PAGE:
Linda Platt Meyer receives her ’49 Club nametag and watch from Timm Weston, National Athletic Trainers’ Association District 1 co-chair and EATA ’49 Club committee member, at ’49 Club induction ceremony in January.
March is National Athletic Training Month and Linda Platt Meyer ’83 is just one of hundreds of Lock Haven University athletic training alumni influencing the profession.
For the last three decades, Meyer has been an educator, an industry advocate and public speaker. It’s that work, along with her more than 30 years helping to transform medical care for Special Olympics (SO) athletes, that recently culminated with her induction into the Eastern Athletic Trainers’ Association (EATA) ’49 Club.
The EATA promotes and advances athletic training through education, scholarship, research funding and awards. The EATA consists of more than 8,000 athletic trainers. Less than 100 people have been inducted into the ’49 Club, which is considered the organization’s hall of fame and greatest honor.
Meyer joins fellow LHU graduates Wayne Evans ’77 and Laurie Zaparzynski ’87 as members of the ’49 Club, as well as Dave Tomasi, former LHU athletic training program director, who established the athletic training program at what was then Lock Haven State College (LHSC) in the 1970s.
“I had many major influences as a student at Lock Haven, but, hands down, Dave Tomasi was my greatest mentor,” Meyer said.
For the first nine years of her career, Meyer was a high school health and physical education teacher and athletic trainer. It was at Bellefonte High School that she met Yvette Ingram, who gravitated toward athletic training before going onto graduate from Lock Haven University in 1992. Ingram has been an athletic trainer and professor at LHU for the past 22 years. She is also a former president of the Pennsylvania Athletic Trainers’ Society (PATS). Like Meyer, Ingram lauded Tomasi for the sense of volunteerism and service to others that he instilled in his students — a culture of service that carries on to this day.
“Athletic Trainers, especially at Lock Haven University are a family and we all have our roots that go back to a few early pioneers. Dave Tomasi and Linda Platt-Meyer are two of those pioneers,” Ingram said.
According to Meyer, her greatest accomplishment has been to mentor and teach hundreds of athletic training and exercise science students and watch them progress into successful professionals, but possibly her most impactful accomplishment has been her leadership in revolutionizing medical care for Special Olympics athletes.
In 1987, Meyer’s friend, 1985 LHU special education graduate Nora O’Sullivan Mason, became involved with Special Olympics Pennsylvania (SOPA). Mason wanted her SO coaches to have the proper knowledge of first aid and training and conditioning for athletes with intellectual disabilities (ID). She reached out to Meyer, asking her to do workshops to educate coaches on proper care and training techniques.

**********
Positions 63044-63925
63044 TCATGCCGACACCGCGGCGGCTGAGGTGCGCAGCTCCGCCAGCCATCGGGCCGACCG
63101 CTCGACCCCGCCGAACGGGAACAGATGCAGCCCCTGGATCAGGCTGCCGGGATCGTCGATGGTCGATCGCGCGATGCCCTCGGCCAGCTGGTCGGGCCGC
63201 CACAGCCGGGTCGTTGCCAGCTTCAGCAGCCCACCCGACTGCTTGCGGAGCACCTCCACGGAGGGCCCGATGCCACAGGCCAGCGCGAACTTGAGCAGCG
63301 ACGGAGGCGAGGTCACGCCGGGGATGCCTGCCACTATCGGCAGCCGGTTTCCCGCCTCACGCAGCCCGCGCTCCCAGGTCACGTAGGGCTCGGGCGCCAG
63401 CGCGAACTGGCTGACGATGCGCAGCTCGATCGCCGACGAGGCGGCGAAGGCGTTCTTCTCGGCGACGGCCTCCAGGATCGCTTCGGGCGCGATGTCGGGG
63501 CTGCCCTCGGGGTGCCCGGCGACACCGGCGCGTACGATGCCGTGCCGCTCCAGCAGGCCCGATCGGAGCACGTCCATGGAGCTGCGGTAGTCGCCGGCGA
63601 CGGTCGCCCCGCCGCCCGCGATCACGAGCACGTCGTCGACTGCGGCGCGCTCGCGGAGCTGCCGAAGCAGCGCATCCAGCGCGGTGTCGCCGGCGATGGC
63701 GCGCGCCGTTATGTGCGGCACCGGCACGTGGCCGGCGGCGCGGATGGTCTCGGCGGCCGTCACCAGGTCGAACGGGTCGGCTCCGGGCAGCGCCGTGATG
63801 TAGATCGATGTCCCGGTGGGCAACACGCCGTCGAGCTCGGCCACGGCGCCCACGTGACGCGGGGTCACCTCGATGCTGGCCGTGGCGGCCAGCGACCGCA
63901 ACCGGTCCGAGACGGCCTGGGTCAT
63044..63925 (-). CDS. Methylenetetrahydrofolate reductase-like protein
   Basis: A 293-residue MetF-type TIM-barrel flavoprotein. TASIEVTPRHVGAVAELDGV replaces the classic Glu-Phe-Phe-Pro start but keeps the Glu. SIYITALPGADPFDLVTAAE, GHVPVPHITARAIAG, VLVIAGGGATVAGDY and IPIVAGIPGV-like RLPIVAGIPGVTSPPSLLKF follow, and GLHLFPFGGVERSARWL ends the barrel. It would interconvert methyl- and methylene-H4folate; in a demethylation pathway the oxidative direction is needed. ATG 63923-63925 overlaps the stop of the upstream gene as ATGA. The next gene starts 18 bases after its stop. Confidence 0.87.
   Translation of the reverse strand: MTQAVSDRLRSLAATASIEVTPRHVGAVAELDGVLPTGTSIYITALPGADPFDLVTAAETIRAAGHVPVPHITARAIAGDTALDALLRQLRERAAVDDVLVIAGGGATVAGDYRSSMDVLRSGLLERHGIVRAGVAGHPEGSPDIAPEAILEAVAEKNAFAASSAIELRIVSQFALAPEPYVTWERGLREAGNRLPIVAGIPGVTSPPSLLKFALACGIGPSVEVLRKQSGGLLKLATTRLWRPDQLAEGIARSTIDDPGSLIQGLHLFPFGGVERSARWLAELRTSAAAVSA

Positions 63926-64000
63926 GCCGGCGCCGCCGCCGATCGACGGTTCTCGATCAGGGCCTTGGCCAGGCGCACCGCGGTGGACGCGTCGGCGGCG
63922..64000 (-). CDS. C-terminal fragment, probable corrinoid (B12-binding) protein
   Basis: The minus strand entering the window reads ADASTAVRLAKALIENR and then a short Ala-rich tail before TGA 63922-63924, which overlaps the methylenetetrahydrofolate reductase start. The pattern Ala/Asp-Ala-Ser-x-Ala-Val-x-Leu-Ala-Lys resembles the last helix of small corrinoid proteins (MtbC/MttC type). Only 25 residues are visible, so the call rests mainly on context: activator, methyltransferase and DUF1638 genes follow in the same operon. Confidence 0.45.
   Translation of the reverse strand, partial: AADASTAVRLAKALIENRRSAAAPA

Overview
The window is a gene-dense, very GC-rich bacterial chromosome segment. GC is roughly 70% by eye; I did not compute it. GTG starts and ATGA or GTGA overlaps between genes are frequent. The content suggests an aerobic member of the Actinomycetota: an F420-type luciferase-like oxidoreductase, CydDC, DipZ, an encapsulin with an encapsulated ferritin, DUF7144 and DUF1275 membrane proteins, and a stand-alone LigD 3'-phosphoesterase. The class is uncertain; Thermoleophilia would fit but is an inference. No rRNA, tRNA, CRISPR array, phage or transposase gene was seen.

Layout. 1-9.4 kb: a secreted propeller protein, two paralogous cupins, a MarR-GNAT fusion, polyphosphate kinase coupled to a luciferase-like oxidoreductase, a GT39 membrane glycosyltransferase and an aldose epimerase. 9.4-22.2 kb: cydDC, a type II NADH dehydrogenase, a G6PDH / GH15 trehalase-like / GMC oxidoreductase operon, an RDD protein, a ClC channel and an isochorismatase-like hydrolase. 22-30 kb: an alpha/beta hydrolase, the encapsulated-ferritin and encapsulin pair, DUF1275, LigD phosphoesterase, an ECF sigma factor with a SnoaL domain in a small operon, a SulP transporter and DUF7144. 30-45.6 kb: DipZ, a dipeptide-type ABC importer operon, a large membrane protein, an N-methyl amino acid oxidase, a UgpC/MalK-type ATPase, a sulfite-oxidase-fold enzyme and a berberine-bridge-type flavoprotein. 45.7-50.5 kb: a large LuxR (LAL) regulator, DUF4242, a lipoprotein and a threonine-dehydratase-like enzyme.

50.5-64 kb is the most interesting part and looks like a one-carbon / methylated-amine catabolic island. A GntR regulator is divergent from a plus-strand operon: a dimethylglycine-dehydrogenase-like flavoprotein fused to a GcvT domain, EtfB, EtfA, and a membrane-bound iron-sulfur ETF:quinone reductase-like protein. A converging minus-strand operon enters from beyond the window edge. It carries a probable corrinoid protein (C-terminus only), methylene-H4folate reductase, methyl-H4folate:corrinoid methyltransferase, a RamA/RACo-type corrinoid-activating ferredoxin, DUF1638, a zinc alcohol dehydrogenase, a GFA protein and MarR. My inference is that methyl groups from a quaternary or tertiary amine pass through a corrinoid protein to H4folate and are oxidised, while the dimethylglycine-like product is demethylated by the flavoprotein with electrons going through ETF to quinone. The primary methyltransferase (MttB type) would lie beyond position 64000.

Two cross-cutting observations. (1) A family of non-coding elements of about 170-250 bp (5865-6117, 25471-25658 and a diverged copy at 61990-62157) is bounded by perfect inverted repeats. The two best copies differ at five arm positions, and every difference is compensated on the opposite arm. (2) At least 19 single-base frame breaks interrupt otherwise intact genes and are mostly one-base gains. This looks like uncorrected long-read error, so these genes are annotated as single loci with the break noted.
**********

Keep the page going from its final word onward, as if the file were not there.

Since 1990, Meyer has served as the medical coordinator for Special Olympics Pennsylvania’s State Winter Games. In 1991, she was invited by Team Pennsylvania to serve as the first athletic trainer to ever attend the Special Olympics World Games. Her involvement at the World Games set a precedent that athletic trainers and medical personnel were an essential component of Special Olympics competitions. Over the next decade, Meyer served SOPA athletes at four more SO World Games.
Her continued efforts led to the development a multi-disciplinary sports medicine team consisting of physicians, athletic trainers, emergency medical services (EMS) workers and other medical personnel capable of providing Special Olympics athletes with the same on-site care that traditional athletes receive.
Today, all SOPA competitions have multi-disciplinary healthcare teams present at every state-level event. The SOPA model has also been shared across the country and other states are now adopting this approach.
True to the nature of volunteerism and service learned from Tomasi, all of the work Meyer has done with SOPA has been voluntary. She has also spent the last 27 years teaching at the college level, including 14 years at Duquesne University where, in 1992, she teamed up with 1987 LHU graduate Barry McGlumphy and others to establish Duquesne University’s nationally recognized athletic training education program. In 2007, McGlumphy recruited Meyer to join him at California University of Pennsylvania, where she has taught exercise science for the last 13 years.
McGlumphy and Meyer were both inducted into the PATS Hall of Fame in 2013, along with 1983 LHU graduate Julie Ramsey Emrhein.
“There is a Lock Haven University connection to everything I’ve accomplished,” Meyer said. “I’m just truly humbled and grateful for the recognition of being inducted into the ’49 Club. And I’m incredibly grateful for the experiences that I have allowed me to accomplish all that I have done.”
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Lock Haven University’s main campus is located on the West Branch of the Susquehanna River in the scenic mountains of Pennsylvania. The university offers 49 undergraduate majors and certifications with 47 minors and five graduate programs.
LHU is a member of Pennsylvania’s State System, the largest provider of higher education in the Commonwealth. Its 14 universities offer more than 2,300 degree and certificate programs in more than 530 academic areas of study. Nearly 520,000 system alumni live and work in Pennsylvania.
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